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" A brief encounter with Gasgale Gill "

Date & start time:      12th June 2020.   3.30 pm start.

Location of Start :     Lanthwaite Green car park, Crummock, Cumbria, Uk. ( NY 159 208 )

Places visited :          Gasgale Gill, up and back.

Walk details :              1.75 mls, 625 ft of ascent, 50 mins.

Highest point :           At the fallen boulder underneath the start of the high Gasgale Crags.

Walked with :              Myself and our dogs, Dylan and Dougal.

Weather :                    Overcast with a slightly cold north easterly breeze.

© Crown copyright. All rights reserved. Licence number PU 100034184.


Gasgale Gill, as well as being a good local walk, has sufficient geography and geomorphology to keep a classroom of students busy for weeks.

It offers studies in geology, landform erosion, flood damage, waterfalls, path migration and glaciation.

It also offers a nice walk to stretch the legs and keep the dogs happy for another day.

Despite the overcast nature of the day, there were fifteen or so cars at Lanthwaite Green car park

at half three in the afternoon, as I parked up and started my walk.

The clouds were touching the tops of the High Stile Ridge but the weather was dry.

Despite the large number of cars in the car park there were hardly any people about.

The walk heads up the valley seen here and my return track contours on a higher path over the flanks of Whin Ben (to the left),

dropping down the first green swath closest to the river, to end the walk back here at the car.

Meet the locals . . . the Herdwick lamb sporting its delightful white sunglasses at this time in their lives.

The sun is shining in places and casts colourful light and shade patterns on the more northern end of Low Fell.

Dylan forges ahead doing the route finding, Dougal hanging back to make sure I'm not left behind.

It was impossible to get two faces looking through the bridge rails at the same time, despite all my encouragements !

Grasmoor behind was much more amenable as it stayed still for the whole of the photo time.

From where the dogs were . . . looking downstream
. . . and up through the mass of river washed boulders.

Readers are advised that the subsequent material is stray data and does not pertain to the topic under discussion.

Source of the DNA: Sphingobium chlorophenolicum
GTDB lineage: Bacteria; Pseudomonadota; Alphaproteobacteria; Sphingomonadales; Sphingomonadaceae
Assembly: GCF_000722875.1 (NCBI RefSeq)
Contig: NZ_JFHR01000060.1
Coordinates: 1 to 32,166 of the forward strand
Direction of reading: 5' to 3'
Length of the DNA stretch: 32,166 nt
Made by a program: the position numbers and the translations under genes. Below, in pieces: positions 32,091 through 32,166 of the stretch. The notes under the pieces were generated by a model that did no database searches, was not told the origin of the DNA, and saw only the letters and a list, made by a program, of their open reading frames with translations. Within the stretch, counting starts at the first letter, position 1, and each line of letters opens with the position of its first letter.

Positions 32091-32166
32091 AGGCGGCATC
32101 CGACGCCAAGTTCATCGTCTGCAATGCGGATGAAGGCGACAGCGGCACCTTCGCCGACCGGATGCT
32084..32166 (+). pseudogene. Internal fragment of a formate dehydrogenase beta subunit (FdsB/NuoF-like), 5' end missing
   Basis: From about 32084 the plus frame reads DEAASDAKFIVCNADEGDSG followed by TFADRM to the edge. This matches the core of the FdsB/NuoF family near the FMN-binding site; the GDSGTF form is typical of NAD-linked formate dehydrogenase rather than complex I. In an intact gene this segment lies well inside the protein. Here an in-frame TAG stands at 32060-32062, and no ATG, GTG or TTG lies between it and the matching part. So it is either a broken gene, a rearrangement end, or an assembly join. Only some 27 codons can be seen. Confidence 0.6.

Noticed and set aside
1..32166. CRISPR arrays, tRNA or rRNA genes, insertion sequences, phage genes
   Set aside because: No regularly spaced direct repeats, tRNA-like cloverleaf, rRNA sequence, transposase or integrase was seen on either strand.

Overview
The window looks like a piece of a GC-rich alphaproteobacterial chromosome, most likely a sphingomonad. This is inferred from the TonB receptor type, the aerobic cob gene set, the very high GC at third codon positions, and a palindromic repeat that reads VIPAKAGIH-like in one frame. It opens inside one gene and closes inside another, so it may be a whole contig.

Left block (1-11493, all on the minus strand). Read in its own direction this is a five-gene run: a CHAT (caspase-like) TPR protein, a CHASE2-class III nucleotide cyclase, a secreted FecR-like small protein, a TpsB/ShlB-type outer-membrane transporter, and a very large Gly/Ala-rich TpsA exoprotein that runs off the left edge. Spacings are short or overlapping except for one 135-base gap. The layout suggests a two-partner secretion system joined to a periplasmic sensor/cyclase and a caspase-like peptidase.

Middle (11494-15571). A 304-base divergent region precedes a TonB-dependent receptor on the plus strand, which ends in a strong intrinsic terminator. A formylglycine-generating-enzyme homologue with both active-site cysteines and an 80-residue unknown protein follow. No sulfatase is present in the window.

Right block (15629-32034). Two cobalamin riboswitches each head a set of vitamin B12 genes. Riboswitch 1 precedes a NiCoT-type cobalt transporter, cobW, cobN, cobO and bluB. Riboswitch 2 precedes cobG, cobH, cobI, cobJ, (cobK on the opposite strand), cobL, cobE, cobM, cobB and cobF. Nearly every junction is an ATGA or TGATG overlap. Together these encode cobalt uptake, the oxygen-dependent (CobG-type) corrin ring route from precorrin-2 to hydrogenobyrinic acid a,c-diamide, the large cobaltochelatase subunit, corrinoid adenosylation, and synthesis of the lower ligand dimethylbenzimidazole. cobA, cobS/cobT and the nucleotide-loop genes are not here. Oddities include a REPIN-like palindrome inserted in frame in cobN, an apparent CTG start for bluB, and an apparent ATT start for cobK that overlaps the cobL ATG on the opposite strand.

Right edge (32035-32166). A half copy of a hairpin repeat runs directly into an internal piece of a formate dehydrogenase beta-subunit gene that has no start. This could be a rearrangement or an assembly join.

It is hard to imagine the Liza Beck as small as it is today, being a raging torrent in the 2009 floods and a river that wiped out the two footbridges here,

significantly widening the channel to the size that we see today.  A gravel-trap pond in the far distance of the first picture was breached

which send a wall of water and boulders down the valley all the way to the River Cocker.

After a spring of low rainfall the area is parched but that hasn't stopped the deep rooted foxgloves from providing a colourful display.

More foxgloves which often thrive in disturbed ground of course.

Looking back at the footbridge and distant Low Fell as I make my way up the old path close to the river.

Various floods over the years have altered the line of the path

but after the bank opposite collapsed the path this side became impassable and a new one has developed higher up above the river bed.

Climbing high above a rock cleft that could no longer support the path
. . . but we return to the river immediately after the detour.

As the river emerges from the narrow gap between Whiteside and Grasmoor it has developed a waterfall.

Technically then the Liza Beck has been contained in a "hanging valley" due to glacial action

which over deepened the main valley and subsequently allowed the creation of Buttermere and Crummock Water.

The two eight foot rock steps at the exit from Gasgale Gill valley.
Once above the falls we are into classic upland river scenery.

Beautifully clear water but cold all year round, as the water hasn't had chance to slow down and warm itself in the sun !

Lots of rock pools on the way up.
We've reached the fallen boulder (seen at the top of the last photo)

The scenery beyond the boulder suddenly widens to reveal Hopegill Head and Sand Hill.

High to the left are the deeply incised Gasgale Crags that line the edge of the Whiteside Ridge.

We turn and retrace our steps a short distance, then take the top path back towards Lanthwaite.

This path contours high above the river and will avoid the rock step that we climbed on the way up.

Dougal too close, Dylan too far away . . . but at least the general direction of the path ahead is clear from where he is standing.

A quick whistle and Dylan returns, then together we round the bend and regain our view of the main valley.

We descend from the flanks of Whin Ben, down through the bracken,

on a path that occasionally zig-zags to mitigate the steepness of the slope.

The 'new' bridge . . . I think this is where we came in.

A short walk back across the flatter slopes below Grasmoor.

The line of rushes (reeds) is an artificial water channel that presumably used to supply water to Lanthwaite Farm.

This is a winter picture showing the dark line of the water channel but more importantly the round enclosure and earthworks

to the left of that channel (when viewed from this direction).   Lanthwaite Green has evidence of not only medieval sheilings (summer farms)

but also of earthworks, cairns and cultivation possibly going back to the bronze ages.

Back now to the car park and only three of the fifteen cars are left and one of those is mine !

I'm sure I didn't see that many folk on my brief visit to the wilds of Gasgale Gill.

- - - o o o - - -


Technical note: Pictures taken with my Panasonic Lumix Gx8 Camera.

Resized in Photoshop, and built up on a Dreamweaver web builder.

This site best viewed with . . . a keen eye for a loose boulder (then the sense to avoid it).

Go to Home Page . . . © RmH . . . Email me here

Previous walk - 9th June 2020 - In Hadrian's Footsteps

A previous time up here - 29th October - Gasgale and Whin Ben

Next walk - 18th June 2020 - Garden wildlife and Port Carlisle